Sunday Reflection for December 18.
Most of us can recall a time when a simple word or choice from us would have changed the course of our life. To have said yes or no to a marriage proposal. To have accepted a job overseas. To have invested in a start-up company. To have challenged an injustice – or to have remained silent. There are many mundane, less dramatic choices also, which create our future.
As we get older and look back we sometimes muse at how different our life could have been, and wonder, sometimes, at the twists in the path that have brought us where we are.
To Mary, however, the biggest choice of all has to be made. She hears that she will bring the Messiah into the world. Her reply will be the turning-point for humanity. Moreover it will bring turmoil and upheaval into her own life. No wonder she is ‘deeply disturbed’ (v 29). Her own life story and human history will turn at this point.
Mary is given a glimpse of the bigger picture. We hear it ourselves in the first reading from 2 Samuel 7, with its promise of an everlasting kingship. The child that she is to bear will fulfil those promises. The angelic message alludes to the promises directly, expecting that Mary will know the Hebrew scriptures and the traditions of her people. To understand the bigger picture and the part she will play in it she must be well formed in her Jewish faith.
An odd fact of our world today is how much hostility there is to teaching children their faith. Yet I wonder whether we can ever truly feel part of something bigger than ourselves unless we have faith in God. To be Christian today means that we believe that God overcame the gap between himself and humankind by coming among us as Christ. He did this out of love. The kingdom Christ established was not like that of David, but a kingdom of love and peace, a kingdom of charity and justice, in which each of us is called to play a part. This gives us the bigger picture. It tells us that we belong. It tells us, astonishing as it may sound, that God believes that we can make a difference in the world as we seek to follow our Saviour.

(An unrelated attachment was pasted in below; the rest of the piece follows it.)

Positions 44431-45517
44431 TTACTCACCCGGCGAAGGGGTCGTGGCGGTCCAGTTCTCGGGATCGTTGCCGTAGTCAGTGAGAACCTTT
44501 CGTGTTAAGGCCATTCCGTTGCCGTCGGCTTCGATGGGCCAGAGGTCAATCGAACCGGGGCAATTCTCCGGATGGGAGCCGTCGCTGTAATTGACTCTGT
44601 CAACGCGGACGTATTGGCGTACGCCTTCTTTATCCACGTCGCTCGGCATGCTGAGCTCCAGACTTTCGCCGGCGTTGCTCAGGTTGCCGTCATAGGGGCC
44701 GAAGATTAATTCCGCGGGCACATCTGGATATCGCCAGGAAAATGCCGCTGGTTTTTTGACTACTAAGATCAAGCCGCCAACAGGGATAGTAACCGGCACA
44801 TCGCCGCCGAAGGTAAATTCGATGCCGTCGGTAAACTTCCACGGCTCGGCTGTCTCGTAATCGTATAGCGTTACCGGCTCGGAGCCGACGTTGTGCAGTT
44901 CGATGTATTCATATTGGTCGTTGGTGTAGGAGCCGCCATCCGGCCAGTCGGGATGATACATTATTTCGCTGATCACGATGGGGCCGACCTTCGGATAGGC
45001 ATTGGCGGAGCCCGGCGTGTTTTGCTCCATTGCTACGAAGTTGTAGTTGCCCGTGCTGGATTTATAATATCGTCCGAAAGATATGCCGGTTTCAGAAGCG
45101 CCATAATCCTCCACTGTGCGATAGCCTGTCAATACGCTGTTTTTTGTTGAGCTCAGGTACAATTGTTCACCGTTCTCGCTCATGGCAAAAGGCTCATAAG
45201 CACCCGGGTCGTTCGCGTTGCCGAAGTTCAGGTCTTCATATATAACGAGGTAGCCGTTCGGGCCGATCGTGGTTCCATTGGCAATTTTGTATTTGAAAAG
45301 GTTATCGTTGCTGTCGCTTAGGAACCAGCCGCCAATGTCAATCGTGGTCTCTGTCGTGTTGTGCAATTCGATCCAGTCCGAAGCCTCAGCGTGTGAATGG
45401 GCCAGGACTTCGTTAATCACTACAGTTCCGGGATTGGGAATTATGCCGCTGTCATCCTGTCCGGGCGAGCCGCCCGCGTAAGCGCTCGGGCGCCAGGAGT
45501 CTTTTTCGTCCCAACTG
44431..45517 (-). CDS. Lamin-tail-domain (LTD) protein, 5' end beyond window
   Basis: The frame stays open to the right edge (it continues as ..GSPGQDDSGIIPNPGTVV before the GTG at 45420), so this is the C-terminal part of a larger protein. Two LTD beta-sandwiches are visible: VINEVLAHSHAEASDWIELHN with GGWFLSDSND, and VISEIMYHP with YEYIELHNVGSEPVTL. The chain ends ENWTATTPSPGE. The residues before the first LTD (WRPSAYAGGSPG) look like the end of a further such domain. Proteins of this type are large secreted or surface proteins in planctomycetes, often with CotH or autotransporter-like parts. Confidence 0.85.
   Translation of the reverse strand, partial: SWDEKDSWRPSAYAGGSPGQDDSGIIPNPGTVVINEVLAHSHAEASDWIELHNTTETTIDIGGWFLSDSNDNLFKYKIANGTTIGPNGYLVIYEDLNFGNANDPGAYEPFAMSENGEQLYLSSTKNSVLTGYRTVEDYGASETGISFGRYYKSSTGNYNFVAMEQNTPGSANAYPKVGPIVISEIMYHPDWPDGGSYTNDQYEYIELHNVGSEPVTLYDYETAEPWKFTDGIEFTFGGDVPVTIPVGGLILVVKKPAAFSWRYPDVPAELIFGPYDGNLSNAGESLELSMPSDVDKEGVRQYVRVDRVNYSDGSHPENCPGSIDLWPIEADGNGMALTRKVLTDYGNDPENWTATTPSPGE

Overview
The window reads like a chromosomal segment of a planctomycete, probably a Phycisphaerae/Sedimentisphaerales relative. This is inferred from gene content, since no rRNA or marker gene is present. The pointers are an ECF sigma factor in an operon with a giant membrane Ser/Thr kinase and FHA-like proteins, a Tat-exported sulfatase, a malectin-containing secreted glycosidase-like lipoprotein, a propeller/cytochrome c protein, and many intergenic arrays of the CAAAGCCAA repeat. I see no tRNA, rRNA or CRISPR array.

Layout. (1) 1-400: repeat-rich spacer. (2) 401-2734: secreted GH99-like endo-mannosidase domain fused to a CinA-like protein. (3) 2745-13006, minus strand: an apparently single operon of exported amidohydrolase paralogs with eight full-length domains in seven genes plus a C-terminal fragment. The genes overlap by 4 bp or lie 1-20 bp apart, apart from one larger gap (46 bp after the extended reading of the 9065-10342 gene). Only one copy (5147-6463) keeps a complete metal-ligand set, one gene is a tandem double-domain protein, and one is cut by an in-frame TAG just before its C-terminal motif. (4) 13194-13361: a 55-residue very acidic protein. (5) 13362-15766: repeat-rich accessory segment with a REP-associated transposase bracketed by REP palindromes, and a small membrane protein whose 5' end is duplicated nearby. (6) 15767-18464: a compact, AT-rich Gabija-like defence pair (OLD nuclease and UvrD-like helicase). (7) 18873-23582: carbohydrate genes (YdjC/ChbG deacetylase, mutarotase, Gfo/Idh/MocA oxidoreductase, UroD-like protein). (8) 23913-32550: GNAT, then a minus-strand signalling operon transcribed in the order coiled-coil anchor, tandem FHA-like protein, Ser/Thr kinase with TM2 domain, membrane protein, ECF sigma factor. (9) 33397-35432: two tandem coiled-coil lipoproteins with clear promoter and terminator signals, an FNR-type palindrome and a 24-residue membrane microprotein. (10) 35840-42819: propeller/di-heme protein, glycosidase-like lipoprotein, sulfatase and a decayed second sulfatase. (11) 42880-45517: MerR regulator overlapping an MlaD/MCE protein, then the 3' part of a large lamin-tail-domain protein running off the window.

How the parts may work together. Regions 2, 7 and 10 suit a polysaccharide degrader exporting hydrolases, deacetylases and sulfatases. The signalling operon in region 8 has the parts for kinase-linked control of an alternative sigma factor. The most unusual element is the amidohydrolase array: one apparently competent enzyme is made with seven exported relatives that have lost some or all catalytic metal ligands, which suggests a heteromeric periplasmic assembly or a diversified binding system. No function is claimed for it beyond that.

At funerals today many families choose Frank Sinatra singing ‘I did it my way’ for their departed loved one. No doubt the deceased was probably a character. Yet I find myself wondering: would we really be happy if we did everything our own way? So much of life, of growth, depends on our ability to work with others. More than that, it depends on seeing that we are part of a bigger picture. Parents routinely put their own wishes aside to think and plan for their children. Workers are encouraged to see their job as meeting the standards of the company. In many sports the players have to discipline themselves so that they can be team players. In orchestras or bands musicians learn to listen not only to their own music but to the music of others. In ways big and small we grow by belonging to something greater than ourselves.
Goodness, love and generosity are not restricted to religious people. They are found in people of all faiths and none. And yet, time and again, in the community it seems to be people of faith who join hands to bring practical help, care and concern. They know, like Mary, that there is a bigger picture, in which God reaches into our world and draws us into his loving purposes. As we hear in today’s second reading: ‘This is only what scripture has predicted, and it is all part of the way the eternal God wants things to be’ (Rom. 16.26).
Fr Terry Tastard is Parish Priest at St Mary's in Finchley East, north London. His latest book is Ronald Knox and English Catholicism is published by Gracewing and is available at Amazon.com